Some academics disagreed with the authors’ take on the issue, noting that the paper fails to note that many organs may continue to be harvested from Chinese prisoners of conscience; ultimately, the journal received a letter asking to retract the paper. The journal decided not to, and instead asked the authors to issue a lengthy correction, for instance changing the language about the government decision (“law” became“guideline”), and allowed critics to publish a rebuttal to the paper in May 2016.  Read the rest of this entry »

You’ve been dupe’d: Nice data — let’s see them again

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As we’ve said before, with hundreds of retractions per year, there are simply too many for us to cover individually.

So from time to time we’ll compile a list of retractions that appeared relatively straightforward, just for record-keeping purposes.

Often, these seemingly straightforward retractions involve duplications, in which authors — accidentally or on purpose — republish their own work elsewhere.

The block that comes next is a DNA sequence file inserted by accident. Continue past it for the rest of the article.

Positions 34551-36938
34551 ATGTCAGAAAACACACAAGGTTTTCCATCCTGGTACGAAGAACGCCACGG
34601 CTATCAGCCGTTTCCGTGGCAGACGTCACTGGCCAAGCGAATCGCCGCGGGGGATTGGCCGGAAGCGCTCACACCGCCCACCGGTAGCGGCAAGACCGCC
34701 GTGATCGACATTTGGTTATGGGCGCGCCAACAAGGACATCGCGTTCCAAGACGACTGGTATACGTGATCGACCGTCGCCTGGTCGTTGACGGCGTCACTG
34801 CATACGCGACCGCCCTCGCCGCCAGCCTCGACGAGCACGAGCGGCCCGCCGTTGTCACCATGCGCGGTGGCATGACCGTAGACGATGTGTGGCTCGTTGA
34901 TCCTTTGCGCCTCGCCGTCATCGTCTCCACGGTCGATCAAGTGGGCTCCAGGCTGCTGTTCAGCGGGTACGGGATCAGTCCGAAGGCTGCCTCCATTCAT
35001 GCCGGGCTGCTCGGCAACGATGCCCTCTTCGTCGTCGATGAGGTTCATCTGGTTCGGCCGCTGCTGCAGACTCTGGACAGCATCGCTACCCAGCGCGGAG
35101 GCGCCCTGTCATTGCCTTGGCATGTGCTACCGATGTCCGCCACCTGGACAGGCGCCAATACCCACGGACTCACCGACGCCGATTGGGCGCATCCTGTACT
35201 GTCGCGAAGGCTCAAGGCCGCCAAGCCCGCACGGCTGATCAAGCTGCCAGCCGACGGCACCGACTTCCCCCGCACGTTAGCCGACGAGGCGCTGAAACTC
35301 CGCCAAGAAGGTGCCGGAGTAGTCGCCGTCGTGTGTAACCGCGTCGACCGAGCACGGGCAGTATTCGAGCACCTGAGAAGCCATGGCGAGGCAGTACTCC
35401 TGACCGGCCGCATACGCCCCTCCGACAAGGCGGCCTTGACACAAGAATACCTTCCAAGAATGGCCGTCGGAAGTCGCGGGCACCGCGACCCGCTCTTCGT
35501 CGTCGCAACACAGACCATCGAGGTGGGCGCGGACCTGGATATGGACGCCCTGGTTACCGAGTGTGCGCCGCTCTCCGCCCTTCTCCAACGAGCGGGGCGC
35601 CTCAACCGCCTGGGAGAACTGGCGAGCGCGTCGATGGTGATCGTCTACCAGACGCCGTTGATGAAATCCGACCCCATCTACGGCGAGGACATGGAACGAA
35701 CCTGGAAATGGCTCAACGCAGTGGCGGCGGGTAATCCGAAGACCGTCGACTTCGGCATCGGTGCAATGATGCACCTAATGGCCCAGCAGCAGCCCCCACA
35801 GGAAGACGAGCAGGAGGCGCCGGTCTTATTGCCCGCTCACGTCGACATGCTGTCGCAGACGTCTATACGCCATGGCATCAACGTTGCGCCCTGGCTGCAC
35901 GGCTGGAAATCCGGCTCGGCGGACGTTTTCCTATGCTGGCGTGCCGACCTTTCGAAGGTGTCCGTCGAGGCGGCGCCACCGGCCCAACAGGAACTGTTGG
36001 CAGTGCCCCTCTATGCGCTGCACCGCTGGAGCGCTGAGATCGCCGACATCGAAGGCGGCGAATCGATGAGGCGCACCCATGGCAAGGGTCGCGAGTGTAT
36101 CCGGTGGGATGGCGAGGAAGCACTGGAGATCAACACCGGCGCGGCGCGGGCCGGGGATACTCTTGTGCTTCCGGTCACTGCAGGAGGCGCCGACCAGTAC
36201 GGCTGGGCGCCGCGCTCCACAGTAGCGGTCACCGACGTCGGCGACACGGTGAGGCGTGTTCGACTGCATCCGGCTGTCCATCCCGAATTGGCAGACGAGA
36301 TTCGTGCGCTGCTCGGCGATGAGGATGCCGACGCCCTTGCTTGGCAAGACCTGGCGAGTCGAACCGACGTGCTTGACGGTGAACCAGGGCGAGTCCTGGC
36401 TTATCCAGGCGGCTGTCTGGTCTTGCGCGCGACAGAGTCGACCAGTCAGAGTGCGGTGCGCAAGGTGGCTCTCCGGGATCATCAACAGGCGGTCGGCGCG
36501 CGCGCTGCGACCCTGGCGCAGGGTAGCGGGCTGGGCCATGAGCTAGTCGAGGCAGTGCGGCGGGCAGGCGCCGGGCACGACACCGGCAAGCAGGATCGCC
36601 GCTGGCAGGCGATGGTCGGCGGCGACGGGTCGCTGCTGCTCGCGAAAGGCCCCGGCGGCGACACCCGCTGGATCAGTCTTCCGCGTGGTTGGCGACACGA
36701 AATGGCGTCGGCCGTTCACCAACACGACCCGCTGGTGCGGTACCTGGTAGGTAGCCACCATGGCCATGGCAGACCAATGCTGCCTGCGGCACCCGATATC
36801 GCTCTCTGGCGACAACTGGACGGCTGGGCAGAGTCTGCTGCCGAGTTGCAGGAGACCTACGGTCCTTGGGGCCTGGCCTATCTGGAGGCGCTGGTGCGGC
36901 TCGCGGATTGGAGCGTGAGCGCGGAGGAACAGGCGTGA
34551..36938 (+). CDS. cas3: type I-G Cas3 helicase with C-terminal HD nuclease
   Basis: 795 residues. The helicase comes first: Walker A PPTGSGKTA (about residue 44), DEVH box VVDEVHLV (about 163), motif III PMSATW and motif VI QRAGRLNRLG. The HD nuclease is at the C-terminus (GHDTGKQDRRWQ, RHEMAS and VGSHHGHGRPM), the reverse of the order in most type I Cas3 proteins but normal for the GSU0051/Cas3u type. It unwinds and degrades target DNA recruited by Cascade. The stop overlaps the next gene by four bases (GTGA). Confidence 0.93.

Sometimes journals and authors blame this event on “poor communication,” our first example notes:

Read the rest of this entry »

Author pulls study for duplication, blames editing company

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MedChemCommThe author of a paper about insulin has retracted it due to “extensive text and data overlap” with another paper.

In November 2015, MedChemComm issued an expression of concern (EOC) for the same paper. According to the EOC, the author of the paper, Yong Yang, flagged the paper to the journal, citing problems with authorship and portions of text overlap, which Yang attributed to an editing company.  

The editor-in-chief of the journal told us Yang’s institution — China Medical University — carried out an investigation into the case at the journal’s request.

We’ve also found a 2015 retraction for Yang, after he published a paper without the okay of his previous institution in Texas.